See how I used the phrase “NCAA Tournament bracket projections” in the screenshot above? I did this to ensure that the “NCAA Tournament” part was visible in the search engine result, since the addition of “March Madness” to the SEO title had pushed “NCAA Tournament” toward the cutoff point. (Remember from my first example?)

I also wanted to include the phrase “field of 68,” which is a tertiary phrase that might draw some search interest.

The meta description is important because it’s your second chance to include important keywords that might not make it into your title tag.

In hindsight, I probably could have been even more strategic with keywords in this description. I had more real estate available. But I was also trying to balance my tone and connecting with the audience — because, remember, the meta description often auto-populates when someone shares your post on Facebook.

This was a good opportunity to display some gratitude to the loyal audience members who had kept up with Andy’s daily updates throughout the previous week.

And don’t forget: optimizing for humans is optimizing for search engines. ”</p

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Shopping campaigns: Play like every day is a holiday

What’s ahead for shopping ads this holiday season and beyond? Columnist Alexander Paluch recaps a session from SMX Advanced focusing on what search marketers need to know.

The post Shopping campaigns: Play like every day is a holiday appeared first on Search Engine Land.



Please visit Search Engine Land for the full article.


Search Engine Land: News & Info About SEO, PPC, SEM, Search Engines & Search Marketing

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An Introduction to the 4 Essential Types of Content Every Marketing Strategy Needs

4 Essential Content Types - A Content Marketing Strategy Series

This week, we have something special for you.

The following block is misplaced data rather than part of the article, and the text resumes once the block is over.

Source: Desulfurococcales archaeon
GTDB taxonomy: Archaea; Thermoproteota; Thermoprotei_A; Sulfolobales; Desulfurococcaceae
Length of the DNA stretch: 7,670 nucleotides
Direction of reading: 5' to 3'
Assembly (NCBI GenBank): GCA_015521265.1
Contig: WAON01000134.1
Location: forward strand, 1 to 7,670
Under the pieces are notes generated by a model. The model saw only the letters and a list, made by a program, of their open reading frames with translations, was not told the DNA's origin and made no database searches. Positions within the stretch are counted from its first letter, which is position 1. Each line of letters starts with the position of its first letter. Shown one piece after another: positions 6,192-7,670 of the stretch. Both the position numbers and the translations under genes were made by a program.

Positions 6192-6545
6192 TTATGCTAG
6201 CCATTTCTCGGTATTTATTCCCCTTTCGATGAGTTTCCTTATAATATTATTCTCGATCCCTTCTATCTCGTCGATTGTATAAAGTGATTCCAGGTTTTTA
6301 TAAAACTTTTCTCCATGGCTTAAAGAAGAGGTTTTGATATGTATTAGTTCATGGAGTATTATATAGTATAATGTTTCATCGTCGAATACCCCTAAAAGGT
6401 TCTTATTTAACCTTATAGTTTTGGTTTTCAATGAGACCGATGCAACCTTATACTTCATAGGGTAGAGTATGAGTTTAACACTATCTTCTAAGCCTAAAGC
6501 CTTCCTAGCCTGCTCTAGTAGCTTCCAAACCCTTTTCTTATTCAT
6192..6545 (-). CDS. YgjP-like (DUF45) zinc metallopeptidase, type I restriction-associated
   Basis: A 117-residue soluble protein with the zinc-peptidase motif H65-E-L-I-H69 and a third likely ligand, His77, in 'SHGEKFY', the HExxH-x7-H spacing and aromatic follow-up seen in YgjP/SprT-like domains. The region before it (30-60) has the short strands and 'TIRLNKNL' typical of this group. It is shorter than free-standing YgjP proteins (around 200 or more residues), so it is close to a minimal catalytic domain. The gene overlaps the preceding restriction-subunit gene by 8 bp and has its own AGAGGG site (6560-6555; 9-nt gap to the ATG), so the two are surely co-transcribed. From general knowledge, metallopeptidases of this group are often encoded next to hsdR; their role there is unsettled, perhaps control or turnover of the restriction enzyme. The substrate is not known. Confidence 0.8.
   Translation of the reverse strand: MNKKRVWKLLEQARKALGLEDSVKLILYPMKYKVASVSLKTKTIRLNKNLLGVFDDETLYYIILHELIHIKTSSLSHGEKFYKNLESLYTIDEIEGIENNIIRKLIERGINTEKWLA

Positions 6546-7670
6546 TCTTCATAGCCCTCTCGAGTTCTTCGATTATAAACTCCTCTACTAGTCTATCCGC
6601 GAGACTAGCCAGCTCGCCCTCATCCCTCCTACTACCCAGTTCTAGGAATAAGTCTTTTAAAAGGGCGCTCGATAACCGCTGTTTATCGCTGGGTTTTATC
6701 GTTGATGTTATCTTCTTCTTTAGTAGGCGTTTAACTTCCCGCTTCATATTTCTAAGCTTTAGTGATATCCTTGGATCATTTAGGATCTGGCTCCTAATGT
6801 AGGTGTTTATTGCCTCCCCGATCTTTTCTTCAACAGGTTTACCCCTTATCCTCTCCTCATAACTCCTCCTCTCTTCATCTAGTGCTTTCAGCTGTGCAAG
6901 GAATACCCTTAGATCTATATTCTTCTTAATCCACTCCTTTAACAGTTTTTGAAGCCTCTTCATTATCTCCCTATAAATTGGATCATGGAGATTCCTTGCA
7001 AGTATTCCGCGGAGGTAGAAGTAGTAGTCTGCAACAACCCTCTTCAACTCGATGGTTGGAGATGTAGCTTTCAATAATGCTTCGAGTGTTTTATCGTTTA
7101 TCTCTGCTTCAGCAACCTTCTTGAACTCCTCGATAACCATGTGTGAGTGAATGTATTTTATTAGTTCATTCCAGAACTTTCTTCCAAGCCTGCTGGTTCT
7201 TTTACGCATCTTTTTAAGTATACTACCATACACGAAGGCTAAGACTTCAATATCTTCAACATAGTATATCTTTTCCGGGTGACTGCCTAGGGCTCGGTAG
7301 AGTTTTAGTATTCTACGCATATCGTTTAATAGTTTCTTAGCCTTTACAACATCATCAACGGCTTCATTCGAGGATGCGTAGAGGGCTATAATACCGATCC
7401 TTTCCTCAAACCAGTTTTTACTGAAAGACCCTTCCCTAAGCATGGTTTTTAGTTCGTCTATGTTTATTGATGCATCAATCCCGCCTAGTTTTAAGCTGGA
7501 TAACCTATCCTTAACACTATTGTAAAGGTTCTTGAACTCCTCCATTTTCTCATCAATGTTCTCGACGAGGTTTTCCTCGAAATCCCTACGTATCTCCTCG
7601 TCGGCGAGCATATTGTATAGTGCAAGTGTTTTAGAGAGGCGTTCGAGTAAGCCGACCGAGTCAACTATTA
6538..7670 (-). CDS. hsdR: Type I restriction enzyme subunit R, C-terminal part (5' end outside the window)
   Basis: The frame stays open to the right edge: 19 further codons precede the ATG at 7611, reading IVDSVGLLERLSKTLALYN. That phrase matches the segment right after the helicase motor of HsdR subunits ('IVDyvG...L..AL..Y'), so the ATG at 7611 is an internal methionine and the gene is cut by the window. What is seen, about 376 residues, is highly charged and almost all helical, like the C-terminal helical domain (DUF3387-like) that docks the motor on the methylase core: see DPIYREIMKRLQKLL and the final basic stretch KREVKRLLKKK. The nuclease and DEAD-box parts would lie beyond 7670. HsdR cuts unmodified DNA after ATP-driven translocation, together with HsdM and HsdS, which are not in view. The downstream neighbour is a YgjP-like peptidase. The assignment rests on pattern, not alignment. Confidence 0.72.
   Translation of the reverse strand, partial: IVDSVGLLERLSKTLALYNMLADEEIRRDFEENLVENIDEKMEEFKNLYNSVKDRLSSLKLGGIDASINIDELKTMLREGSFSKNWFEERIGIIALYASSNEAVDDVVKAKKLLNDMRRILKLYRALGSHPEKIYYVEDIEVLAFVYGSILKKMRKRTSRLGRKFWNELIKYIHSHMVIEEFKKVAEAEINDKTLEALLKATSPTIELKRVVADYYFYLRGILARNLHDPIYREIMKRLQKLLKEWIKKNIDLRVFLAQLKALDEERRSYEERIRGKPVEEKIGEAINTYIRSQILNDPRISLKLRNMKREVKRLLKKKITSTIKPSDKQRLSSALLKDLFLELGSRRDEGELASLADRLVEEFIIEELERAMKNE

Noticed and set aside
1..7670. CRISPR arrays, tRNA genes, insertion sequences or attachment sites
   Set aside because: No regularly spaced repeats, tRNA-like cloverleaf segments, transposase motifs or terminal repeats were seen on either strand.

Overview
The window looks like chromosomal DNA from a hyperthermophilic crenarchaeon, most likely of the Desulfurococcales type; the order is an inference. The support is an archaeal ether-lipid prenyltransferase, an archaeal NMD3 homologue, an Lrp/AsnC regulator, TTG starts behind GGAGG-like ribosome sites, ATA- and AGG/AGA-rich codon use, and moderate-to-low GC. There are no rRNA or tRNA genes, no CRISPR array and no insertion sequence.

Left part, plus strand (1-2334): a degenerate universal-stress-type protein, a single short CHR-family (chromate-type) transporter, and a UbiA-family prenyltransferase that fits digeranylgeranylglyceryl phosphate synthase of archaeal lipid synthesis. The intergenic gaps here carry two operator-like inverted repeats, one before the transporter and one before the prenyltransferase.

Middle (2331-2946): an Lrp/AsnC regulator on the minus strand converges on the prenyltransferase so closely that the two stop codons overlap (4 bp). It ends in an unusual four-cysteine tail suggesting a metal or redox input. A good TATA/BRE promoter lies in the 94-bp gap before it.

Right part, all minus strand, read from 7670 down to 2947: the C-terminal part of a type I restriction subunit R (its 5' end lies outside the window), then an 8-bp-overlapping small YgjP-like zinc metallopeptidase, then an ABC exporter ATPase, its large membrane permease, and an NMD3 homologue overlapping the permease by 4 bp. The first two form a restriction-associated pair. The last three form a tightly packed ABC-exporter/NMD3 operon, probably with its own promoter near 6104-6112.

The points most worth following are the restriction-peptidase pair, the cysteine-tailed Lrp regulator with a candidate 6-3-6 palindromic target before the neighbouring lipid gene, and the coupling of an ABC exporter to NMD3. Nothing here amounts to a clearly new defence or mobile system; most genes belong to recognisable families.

We are going to publish a five-part content marketing series, with a new article in the series each day.

The series will focus on the four essential types of content every marketing strategy needs.

Let me explain why that matters.

What are the 4 essential content types?

Different types of content play different roles in your marketing strategy. They help your business in different ways. Here at Copyblogger, we’ve been successfully using these four types of content for more than a decade.

In this week’s series, we are going to walk you through these four different types of content and show you how to use them yourself. The content types are:

  1. Attraction
  2. Authority
  3. Affinity
  4. Action

Keep in mind that these content types are not mutually exclusive. Sometimes a piece of content can play more than one role. They can work together and complement one another.

In addition, although they all may have the same look, the same feel, and the same voice, they each serve different purposes. Because of that, they have different attributes, which we’ll talk about in detail in the week ahead.

A summary of the 4 content types

Attraction content helps you reach a new audience and get your message in front of new people.

But eventually you’ll want to convince those people to trust you as an expert, so you’ll need to provide Authority content.

Once you’ve established authority, your message will spread through Affinity content. Affinity content is how you build a community of like-minded people that share your beliefs.

And it’s this community who will be your best customers. But nobody will listen to you — let alone buy from you — unless you create Action content.

Sometimes these are discrete, standalone pieces of content. Sometimes they’re a blend of two of the types. Sometimes three. We’ve got examples that blend all four.

Why it’s important to master these 4 content types